However, if the NDAA is signed with any transfer restrictions in it, the prospects for Guantanamo being closed during your presidency will be severely diminished, if not gone altogether. The current statutory restrictions on transfer expire on March 27, 2013. Those restrictions—which have been in place for nearly two years with zero detainees being certified for transfer overseas and zero detainees transferred to the United States for prosecution—are functionally similar to the restrictions in the NDAA bill pending in Congress. If extended for the entire fiscal year, then nearly a year of your second term could be lost, and the political capital required to start closing it later in your next term will be even greater.

Now is the time to end the statutory restrictions on closing Guantanamo, by vetoing the NDAA because it extends them. When signing earlier versions of these restrictions into law, you stated, “my Administration will work with the Congress to seek repeal of these restrictions, will seek to mitigate their effects, and will oppose any attempt to extend or expand them in the future.” The restrictions have proven unworkable, and should not be extended for yet another year.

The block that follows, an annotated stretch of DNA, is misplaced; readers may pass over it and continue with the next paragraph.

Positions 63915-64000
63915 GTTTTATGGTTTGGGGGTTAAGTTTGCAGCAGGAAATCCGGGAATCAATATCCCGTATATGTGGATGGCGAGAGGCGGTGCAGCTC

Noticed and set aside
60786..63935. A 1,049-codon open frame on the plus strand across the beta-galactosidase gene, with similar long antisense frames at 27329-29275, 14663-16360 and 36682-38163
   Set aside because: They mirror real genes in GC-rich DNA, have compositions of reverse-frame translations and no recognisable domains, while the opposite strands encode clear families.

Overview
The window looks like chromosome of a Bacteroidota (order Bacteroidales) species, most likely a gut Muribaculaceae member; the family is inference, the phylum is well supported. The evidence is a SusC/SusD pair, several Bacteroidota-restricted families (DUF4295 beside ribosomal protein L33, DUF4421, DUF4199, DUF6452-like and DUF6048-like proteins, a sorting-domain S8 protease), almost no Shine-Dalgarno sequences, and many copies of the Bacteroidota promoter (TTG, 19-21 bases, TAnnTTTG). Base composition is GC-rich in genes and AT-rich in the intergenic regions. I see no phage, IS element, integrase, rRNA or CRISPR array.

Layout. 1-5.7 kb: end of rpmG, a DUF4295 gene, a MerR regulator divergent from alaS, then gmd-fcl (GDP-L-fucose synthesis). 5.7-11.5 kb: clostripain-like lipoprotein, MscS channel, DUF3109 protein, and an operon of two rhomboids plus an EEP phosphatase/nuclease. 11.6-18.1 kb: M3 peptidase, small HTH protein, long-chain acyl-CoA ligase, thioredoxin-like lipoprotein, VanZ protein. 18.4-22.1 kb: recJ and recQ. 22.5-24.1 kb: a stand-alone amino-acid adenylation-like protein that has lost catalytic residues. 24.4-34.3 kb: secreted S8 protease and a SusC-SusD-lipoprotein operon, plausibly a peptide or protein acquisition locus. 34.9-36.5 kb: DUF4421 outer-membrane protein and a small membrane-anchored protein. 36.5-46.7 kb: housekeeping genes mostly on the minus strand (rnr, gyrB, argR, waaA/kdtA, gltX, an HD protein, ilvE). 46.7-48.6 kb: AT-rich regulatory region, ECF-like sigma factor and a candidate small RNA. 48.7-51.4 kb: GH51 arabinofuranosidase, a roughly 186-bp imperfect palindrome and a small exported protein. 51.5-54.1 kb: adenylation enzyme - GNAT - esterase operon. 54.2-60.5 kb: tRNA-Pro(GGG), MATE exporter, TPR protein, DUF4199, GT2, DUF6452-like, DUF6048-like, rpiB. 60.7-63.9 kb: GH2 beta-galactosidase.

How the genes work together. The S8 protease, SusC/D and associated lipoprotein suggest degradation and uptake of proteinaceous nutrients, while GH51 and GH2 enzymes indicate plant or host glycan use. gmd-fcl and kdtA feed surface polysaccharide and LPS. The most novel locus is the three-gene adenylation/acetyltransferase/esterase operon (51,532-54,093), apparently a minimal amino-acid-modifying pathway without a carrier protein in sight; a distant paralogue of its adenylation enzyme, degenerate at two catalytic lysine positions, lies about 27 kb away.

There is broad support among national security and foreign policy leaders for closing Guantanamo. Your own national security and foreign policy leadership team shares your commitment to closing Guantanamo. The list of leaders who support closing the Guantanamo prison is long, and crosses party lines, including: former President George W. Bush, former Secretary of State Condoleezza Rice, former Secretary of State Colin Powell, former Secretary of Defense Robert Gates, former National Security Advisor James Jones, General Charles C. Krulak (ret.) former Commandant of the Marine Corps, General Joseph P. Hoar (ret.), former CETCOM commander, and Brigadier General Michael Lehnert (ret.), who set up the Guantanamo prison, and 25 retired admirals and generals. Closing Guantanamo is good human rights policy and good national security policy.

We realize that there is a long tradition of the NDAA being enacted annually. However, an annual NDAA is not required for the Department of Defense to carry out its functions. The NDAA does not fund the Department of Defense, and all of its provisions can be either implemented by agency action or enacted as part of other legislation. Four of your five immediate predecessors--Presidents Carter, Reagan, Clinton, and George W. Bush--each vetoed an NDAA. Restrictions impeding the closing of the Guantanamo prison clearly warrant a veto by you.